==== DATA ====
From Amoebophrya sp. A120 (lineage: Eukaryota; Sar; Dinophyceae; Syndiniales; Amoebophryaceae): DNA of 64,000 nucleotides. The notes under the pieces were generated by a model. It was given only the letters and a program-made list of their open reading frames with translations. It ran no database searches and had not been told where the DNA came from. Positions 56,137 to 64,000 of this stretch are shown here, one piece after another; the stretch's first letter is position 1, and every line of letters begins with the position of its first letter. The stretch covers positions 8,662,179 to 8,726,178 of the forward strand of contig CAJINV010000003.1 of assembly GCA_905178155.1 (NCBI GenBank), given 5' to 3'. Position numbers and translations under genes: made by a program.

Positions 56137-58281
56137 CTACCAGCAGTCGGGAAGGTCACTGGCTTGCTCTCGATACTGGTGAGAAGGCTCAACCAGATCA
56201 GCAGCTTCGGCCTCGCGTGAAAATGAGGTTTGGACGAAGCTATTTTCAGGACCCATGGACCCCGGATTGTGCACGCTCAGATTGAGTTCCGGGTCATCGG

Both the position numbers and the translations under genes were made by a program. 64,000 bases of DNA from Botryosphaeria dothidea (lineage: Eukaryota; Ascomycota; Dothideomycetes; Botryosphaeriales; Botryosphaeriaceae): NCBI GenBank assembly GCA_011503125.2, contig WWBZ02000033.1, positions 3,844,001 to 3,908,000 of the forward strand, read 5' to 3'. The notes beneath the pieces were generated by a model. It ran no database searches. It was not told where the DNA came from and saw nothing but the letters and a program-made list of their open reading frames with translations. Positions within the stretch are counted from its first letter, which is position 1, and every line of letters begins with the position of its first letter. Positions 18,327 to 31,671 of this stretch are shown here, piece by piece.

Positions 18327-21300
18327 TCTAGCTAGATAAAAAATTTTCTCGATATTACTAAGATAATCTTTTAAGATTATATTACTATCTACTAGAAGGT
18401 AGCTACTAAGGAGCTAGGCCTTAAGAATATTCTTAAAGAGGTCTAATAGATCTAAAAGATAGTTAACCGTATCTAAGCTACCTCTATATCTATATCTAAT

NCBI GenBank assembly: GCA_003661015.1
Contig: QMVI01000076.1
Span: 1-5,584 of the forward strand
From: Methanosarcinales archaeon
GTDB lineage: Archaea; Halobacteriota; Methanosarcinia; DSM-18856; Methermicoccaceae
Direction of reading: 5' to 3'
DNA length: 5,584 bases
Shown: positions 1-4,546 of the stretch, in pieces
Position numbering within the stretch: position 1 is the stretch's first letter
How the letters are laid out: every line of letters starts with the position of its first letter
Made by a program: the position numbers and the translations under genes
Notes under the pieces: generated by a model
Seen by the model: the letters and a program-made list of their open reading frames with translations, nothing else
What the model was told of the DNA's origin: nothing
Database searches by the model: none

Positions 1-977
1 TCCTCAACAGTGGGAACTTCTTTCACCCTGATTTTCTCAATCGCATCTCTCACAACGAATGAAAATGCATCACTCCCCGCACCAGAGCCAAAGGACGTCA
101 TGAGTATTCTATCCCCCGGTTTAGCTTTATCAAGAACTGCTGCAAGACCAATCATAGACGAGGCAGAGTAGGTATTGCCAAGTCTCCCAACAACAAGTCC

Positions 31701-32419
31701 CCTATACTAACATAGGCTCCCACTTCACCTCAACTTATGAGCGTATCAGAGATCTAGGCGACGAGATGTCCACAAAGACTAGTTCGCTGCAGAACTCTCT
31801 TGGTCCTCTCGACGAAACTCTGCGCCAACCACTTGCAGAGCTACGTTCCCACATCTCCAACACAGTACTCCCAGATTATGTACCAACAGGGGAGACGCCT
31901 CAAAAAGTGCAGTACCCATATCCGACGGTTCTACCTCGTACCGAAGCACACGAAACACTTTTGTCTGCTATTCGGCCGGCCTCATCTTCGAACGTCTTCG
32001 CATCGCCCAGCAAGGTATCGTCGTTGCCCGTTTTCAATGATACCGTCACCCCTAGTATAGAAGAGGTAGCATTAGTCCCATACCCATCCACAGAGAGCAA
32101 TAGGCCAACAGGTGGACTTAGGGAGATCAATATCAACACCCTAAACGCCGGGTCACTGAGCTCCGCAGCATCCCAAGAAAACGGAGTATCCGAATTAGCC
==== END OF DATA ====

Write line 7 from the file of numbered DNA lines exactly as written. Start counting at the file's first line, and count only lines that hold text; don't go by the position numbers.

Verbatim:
18327 TCTAGCTAGATAAAAAATTTTCTCGATATTACTAAGATAATCTTTTAAGATTATATTACTATCTACTAGAAGGT